Jon Adams dispatches another excellent piece, this one on the tycoon buffoon handing out money to Taiwan's poor, observing:
Taiwan's per-person wealth may still be far higher than China's, at around $18,500 compared to some $4,300. But growth rates have sagged in Taiwan while soaring to double or high single digits in China. And in the last few decades, the island has seen a growing income gap. (Measured by the Gini coefficient, inequality rose from 0.28 in 1980 to 0.34 in 2006.)There is no capital gains tax and Taiwan's wealthiest can easily avoid taxation. Much of this income inequality is the result of the steady drip of accumulation by the wealthy over time -- in the 1980s the difference between top and bottom wasn't that great, but thirty years of accumulation later....
Like other advanced economies, manufacturing jobs have shrunk as factories move to China and elsewhere. Lower-paying, non-unionized service sector jobs have taken their place. The service sector is now nearly 70 percent of the economy, compared to 50 percent 20 years ago. And since the global downturn, Taiwan firms have been increasingly relying on "dispatch" or temp workers, like Japan and South Korea.
The result has been a new legion of "working poor" or "new poor," as they're called here. They may not show up on unemployment statistics. But they struggle to make ends meet with two or even three low-paying jobs, but no job security.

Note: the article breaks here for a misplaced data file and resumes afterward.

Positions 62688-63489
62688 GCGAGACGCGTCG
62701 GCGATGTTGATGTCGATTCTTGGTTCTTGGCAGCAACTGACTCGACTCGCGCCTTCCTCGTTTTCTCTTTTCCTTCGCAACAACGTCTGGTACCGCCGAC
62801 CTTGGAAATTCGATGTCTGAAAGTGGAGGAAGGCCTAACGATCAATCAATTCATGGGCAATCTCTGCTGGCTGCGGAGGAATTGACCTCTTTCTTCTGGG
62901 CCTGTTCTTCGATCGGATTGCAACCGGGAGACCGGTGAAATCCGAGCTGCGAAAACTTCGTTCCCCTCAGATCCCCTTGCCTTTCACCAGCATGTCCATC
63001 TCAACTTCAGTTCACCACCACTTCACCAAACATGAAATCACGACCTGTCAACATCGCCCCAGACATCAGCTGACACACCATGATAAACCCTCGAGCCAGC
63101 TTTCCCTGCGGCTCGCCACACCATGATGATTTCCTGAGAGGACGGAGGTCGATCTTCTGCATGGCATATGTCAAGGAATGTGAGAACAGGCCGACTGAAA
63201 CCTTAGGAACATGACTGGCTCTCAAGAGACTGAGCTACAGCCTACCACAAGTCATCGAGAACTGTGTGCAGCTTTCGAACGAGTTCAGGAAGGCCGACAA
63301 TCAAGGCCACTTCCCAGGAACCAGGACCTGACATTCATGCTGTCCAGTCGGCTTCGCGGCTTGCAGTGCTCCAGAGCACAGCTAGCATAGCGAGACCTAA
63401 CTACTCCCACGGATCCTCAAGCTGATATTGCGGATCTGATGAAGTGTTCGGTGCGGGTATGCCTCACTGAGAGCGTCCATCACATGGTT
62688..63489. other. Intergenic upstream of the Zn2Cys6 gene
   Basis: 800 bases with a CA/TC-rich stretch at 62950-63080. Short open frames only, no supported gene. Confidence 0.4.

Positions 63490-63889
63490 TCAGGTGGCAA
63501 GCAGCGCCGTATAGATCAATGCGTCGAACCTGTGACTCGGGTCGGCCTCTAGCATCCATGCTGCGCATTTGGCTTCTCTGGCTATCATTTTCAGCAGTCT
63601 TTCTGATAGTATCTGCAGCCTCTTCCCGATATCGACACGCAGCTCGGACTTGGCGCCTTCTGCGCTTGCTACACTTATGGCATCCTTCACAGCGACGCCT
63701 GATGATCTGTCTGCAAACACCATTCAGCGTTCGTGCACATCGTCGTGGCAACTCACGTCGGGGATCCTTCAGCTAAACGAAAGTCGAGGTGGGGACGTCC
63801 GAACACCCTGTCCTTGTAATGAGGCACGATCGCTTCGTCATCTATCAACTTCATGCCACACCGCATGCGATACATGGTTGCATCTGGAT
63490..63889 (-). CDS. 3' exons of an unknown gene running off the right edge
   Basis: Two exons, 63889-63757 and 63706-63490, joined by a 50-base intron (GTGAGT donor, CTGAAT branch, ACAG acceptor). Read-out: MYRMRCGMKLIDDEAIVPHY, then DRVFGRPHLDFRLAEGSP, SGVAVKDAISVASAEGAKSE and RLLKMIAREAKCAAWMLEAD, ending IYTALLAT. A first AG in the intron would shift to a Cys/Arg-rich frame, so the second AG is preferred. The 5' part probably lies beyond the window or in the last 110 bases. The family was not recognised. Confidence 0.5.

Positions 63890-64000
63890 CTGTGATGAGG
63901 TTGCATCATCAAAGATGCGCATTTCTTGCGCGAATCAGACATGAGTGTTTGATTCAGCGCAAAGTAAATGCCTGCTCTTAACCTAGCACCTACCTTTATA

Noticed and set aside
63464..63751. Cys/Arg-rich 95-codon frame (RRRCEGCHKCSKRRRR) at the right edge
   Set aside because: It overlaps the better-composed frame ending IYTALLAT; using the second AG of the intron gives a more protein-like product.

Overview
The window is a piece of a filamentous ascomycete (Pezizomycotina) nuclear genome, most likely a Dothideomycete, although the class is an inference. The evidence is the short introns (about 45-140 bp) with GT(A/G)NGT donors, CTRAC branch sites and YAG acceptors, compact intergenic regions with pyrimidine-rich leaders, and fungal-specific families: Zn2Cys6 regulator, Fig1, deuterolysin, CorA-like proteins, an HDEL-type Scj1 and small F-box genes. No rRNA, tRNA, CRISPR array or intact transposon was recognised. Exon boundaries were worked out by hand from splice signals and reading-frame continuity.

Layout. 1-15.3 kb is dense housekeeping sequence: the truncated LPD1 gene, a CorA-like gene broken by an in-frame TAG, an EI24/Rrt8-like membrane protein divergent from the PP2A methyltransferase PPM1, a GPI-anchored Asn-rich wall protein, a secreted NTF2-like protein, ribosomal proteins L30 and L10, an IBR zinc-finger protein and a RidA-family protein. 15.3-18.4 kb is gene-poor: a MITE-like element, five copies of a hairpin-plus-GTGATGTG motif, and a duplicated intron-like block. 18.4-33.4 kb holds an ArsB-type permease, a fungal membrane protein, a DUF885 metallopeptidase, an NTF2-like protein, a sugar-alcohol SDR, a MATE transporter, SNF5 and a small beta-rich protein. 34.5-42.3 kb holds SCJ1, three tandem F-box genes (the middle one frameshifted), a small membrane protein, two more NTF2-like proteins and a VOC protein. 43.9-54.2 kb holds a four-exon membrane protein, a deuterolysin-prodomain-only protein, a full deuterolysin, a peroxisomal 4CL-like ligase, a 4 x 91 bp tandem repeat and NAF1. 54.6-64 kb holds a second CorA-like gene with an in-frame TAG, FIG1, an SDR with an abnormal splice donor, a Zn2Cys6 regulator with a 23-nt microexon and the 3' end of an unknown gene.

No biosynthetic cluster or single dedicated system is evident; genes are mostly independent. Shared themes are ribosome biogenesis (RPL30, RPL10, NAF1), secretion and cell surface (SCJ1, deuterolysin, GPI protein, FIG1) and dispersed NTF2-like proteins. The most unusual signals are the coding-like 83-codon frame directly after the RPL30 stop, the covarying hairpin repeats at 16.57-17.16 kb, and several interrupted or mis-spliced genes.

"Those people cannot get help because they're not ill, or victims of a disaster, and they're not poor by the government's standards," said Taiwan sociologist Chiu Hei-yuan. "So they are just helpless — and they hope to get some unexpected help from people like Mr. Chen."
Twelve percent of the workforce now earns less than $700 per month, and average monthly wages are at 1998 levels, according to labor groups.
Meanwhile, highly-skilled workers in the technology and other sectors pull in ever-fatter paychecks, sharpening inequality between the haves and have-nots. "Taiwan's social welfare system cannot solve the problem of the gap between the rich and the poor — especially the 'new poor,'" said Chiu.
Since everyone is asking whether China could go the way of Egypt (not China, but I bet India has severe problems this year), I thought I'd have a little fun and ask about Taiwan. Taiwan's worsening inequality is a problem, but food prices will likely be more stable here -- as I posted a couple of months ago, Taiwan imports most of its grains and oils, but staples like eggs, vegetables, fruit and seafood are mostly produced locally. Incomes are high enough that food is affordable, unlike Egypt. Taiwan boasts excellent health insurance, a strong manufacturing sector, and relatively low unemployment by global standards. Moreover, its "inefficient" banking sector with strong state interference has minimized the damaged Wall Street has done here. The population has also become an active participant in the democratic process and is getting used to solving problems that way. Further, Taiwan does not suffer from the kind of right-wing religious insanity that Egypt does.
Still, the changes in the working population, income inequality, and so on are likely to have political effects as voters search for a party that can solve them. Political volatility in Taiwan may well translate into swings from one party to the other from election to election.
UPDATE: Anon writes:
Michael, need a correction/update: there's no capital gains tax, true, but the rich generally aren't very good at investing in stocks and the minimum tax law passed in 2006 requires that gains in shares of private companies be counted towards a minimum tax rate of 20%. In other words, investments in hedge funds, private equity funds, venture capital funds, private placement gains, are all taxed at 20%. There may be cheating, but it's exactly that--you're breaking the law, not just merely "avoiding" taxes.
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